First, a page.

I exhaled and we took off. We practically ran over the thin path to the next town. Both of us were shaken and afraid that the man who had robbed us on a cloudy day on Lake Atitlan would follow us. He didn’t. He ran as fast in one direction as we ran in the other.
We felt angry, scared, and confused. Where did our beliefs about people fit into all of this? Where did our deep convictions on connectedness and the basic goodness of all people come into play? What exactly had just happened? We weren’t just robbed, it was as if our inner most thoughts had been exposed, challenged, and proven false.
We found a local cafe where we could re-group and I pulled my computer out of my backpack to work….. and stopped.
I had my computer, the one I had been carrying in my very visible backpack in an effort to search out a better internet connection in town. My camera, the same one the man who had robbed us had seen us using, was still dangling out of Aaron’s pocket. My wallet, holding an emergency 100 quetzales, was still floating around Aaron’s backpack. In fact, everything we had brought on our hike was still with us- minus the cash from our pockets.
I started replaying the event in my head. Thirty minutes ago I had been frozen in place focused on a man and a machete. Now I went back over the scene in my mind. He never raised his machete, in fact he seemed to forget he even had one, using his finger to point at us for emphasis. He never touched our backpacks; never reached for the camera whose red strap hand glaringly out of Aaron’s pocket. He never demanded more, accepting what was thrown easily in his direction. And when it was over, he ran. He ran as fast as we did.
Clarity started to overtake Aaron and I. We had just been robbed by a desperate man, likely out of work at the end of rainy season, not a career criminal. We had known enough to be grateful for our safety seconds after the attack, but what had eluded us in those first moments of escape was clarity and the ability to apply our connectedness with the man who had robbed us.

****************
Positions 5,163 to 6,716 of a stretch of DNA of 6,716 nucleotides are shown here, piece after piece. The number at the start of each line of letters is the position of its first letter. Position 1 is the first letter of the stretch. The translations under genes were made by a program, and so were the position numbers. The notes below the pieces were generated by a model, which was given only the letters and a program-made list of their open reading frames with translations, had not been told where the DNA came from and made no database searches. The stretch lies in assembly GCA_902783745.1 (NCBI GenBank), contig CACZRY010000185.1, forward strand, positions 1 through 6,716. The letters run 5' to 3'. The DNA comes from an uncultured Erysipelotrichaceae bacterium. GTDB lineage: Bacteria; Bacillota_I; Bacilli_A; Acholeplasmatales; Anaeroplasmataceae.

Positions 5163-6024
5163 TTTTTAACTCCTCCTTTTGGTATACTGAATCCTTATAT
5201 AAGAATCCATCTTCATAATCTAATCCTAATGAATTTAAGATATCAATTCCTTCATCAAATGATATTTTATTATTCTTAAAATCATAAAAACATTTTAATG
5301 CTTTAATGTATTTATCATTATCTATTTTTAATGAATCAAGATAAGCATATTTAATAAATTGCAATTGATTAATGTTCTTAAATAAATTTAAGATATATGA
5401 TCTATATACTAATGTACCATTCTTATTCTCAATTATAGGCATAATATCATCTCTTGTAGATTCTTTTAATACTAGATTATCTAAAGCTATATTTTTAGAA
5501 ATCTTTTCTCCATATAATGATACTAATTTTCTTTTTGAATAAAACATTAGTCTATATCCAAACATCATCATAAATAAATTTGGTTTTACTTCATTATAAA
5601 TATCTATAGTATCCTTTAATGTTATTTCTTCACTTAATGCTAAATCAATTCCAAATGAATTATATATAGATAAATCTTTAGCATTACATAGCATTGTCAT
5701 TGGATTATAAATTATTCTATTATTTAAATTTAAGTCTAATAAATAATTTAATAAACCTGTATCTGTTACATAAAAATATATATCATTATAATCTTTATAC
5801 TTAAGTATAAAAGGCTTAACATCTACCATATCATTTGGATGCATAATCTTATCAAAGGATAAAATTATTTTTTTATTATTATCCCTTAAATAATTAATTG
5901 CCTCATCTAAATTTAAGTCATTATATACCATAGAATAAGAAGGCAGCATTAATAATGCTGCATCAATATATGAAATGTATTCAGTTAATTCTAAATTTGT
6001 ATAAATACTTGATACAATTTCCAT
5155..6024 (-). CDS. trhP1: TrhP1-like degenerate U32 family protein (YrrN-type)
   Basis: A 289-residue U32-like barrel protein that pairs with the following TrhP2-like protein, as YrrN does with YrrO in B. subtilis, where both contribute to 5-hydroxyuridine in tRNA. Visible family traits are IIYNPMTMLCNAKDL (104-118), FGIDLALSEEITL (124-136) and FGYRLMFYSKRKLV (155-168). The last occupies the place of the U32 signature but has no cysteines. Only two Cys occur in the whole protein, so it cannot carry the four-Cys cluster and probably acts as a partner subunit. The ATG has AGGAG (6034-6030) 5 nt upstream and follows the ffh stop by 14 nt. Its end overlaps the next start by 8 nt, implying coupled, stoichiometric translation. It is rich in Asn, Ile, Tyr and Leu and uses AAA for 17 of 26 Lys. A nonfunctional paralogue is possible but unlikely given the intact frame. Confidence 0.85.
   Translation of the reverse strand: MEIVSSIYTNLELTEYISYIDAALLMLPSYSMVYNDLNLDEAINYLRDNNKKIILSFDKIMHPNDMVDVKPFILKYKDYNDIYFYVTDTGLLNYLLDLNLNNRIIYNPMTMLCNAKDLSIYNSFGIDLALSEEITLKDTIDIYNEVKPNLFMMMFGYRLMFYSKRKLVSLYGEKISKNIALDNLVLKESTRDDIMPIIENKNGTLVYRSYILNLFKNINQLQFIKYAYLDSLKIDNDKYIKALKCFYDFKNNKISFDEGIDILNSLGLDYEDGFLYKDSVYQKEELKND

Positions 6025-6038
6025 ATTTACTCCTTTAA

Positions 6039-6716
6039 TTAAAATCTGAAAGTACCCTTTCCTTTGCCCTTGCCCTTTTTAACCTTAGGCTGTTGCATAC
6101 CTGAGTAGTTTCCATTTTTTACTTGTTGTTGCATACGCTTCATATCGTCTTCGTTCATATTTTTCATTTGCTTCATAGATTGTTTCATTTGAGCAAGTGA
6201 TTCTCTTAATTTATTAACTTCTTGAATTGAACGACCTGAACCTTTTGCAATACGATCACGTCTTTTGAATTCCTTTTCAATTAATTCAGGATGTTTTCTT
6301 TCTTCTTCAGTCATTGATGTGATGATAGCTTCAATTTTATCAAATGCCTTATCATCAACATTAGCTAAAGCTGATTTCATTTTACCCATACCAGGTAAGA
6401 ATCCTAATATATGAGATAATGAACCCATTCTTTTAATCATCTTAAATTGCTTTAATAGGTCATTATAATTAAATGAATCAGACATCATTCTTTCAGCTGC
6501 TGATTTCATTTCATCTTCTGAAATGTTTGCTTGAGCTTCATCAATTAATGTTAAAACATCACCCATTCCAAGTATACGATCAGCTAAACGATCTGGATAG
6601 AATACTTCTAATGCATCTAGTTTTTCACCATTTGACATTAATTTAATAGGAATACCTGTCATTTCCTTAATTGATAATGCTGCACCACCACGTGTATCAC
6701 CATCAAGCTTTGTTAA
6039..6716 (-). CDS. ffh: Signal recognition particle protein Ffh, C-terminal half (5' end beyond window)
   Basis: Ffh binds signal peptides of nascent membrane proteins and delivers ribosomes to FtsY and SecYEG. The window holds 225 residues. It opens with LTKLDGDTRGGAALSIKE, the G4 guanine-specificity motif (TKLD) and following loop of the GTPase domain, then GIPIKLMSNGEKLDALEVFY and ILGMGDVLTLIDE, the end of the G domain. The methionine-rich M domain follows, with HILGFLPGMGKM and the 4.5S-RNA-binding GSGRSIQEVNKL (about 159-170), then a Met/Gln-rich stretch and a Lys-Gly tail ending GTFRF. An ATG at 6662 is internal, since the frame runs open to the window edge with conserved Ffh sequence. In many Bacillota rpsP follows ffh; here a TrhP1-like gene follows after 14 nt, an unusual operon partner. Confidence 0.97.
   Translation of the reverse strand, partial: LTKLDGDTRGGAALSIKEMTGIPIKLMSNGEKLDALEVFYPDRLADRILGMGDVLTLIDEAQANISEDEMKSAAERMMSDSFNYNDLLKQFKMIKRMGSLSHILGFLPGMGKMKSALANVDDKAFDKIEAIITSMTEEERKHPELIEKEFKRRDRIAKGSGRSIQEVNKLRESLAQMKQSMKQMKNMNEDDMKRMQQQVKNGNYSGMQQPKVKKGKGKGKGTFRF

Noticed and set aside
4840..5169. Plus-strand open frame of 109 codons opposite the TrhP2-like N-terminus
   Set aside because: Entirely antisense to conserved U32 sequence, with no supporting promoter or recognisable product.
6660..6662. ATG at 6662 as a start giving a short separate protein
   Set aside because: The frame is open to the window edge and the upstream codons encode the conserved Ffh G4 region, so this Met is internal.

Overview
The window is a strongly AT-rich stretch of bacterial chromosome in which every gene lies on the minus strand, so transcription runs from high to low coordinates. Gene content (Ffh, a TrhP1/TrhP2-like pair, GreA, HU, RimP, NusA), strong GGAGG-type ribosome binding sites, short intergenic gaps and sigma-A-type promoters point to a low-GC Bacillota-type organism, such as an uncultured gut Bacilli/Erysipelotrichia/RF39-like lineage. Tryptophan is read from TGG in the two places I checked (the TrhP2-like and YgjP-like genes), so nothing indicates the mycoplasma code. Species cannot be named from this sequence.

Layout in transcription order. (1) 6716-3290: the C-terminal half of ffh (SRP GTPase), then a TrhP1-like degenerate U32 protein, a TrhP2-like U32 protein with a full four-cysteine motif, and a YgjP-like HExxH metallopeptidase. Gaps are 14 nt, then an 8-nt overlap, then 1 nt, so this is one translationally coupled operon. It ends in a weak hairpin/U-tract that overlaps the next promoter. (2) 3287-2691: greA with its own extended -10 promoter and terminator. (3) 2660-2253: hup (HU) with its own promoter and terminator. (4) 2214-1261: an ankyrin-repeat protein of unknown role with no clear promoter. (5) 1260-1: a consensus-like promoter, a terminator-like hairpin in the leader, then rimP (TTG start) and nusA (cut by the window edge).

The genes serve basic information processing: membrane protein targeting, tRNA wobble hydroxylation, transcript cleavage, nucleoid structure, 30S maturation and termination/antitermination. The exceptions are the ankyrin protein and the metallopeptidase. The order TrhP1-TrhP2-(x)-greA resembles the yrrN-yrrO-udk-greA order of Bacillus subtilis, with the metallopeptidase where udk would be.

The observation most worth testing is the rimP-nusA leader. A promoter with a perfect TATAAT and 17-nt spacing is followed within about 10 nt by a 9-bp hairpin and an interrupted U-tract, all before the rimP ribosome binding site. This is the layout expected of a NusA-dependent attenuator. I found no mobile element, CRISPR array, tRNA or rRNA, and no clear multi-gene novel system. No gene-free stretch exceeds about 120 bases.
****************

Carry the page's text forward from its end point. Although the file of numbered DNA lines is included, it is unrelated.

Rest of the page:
We will never know who that man was. We will never know his story or what ultimately led him to decide to wait for us on that path. What we do know, without a doubt, is that he never intended to hurt us- he just needed money. And ultimately, he needed that money more than us.
Understanding that even good people do questionable things when their backs are against a wall is a difficult lesson to internalize. The moment someone harms us, invades the sanctity of our space, or challenges our convictions, fear takes over and our instinctual response is to protect ourselves, physically, mentally, and emotionally. We make enemies out of men, turn the characters of the story into monsters, and delve into a realm of moral superiority that serves us in that moment. It separates “us” from “them”. It makes us feel better when we decide that the one who just attacked us or offended us was simply “bad”.
But what if the attackers aren’t “bad”? What if they are men and women with their backs against the wall and a family to feed? What if they are as scared of what they just did as the victims are? What if, in some situations, a closer examination blurs the line between “attacker” and “victim”? It’s an uncomfortable thought because it challenges the stories we create to protect ourselves. It also means that there might just be a day when that wall pushes against our own back and we do something we never thought we’d do.
There’s no way around it, getting robbed is no fun. But if travel has taught me anything it’s that our beliefs and our convictions cannot truly exist if they are never challenged and that every single situation, the good and the bad, are the puzzle pieces that make up the whole beautiful journey.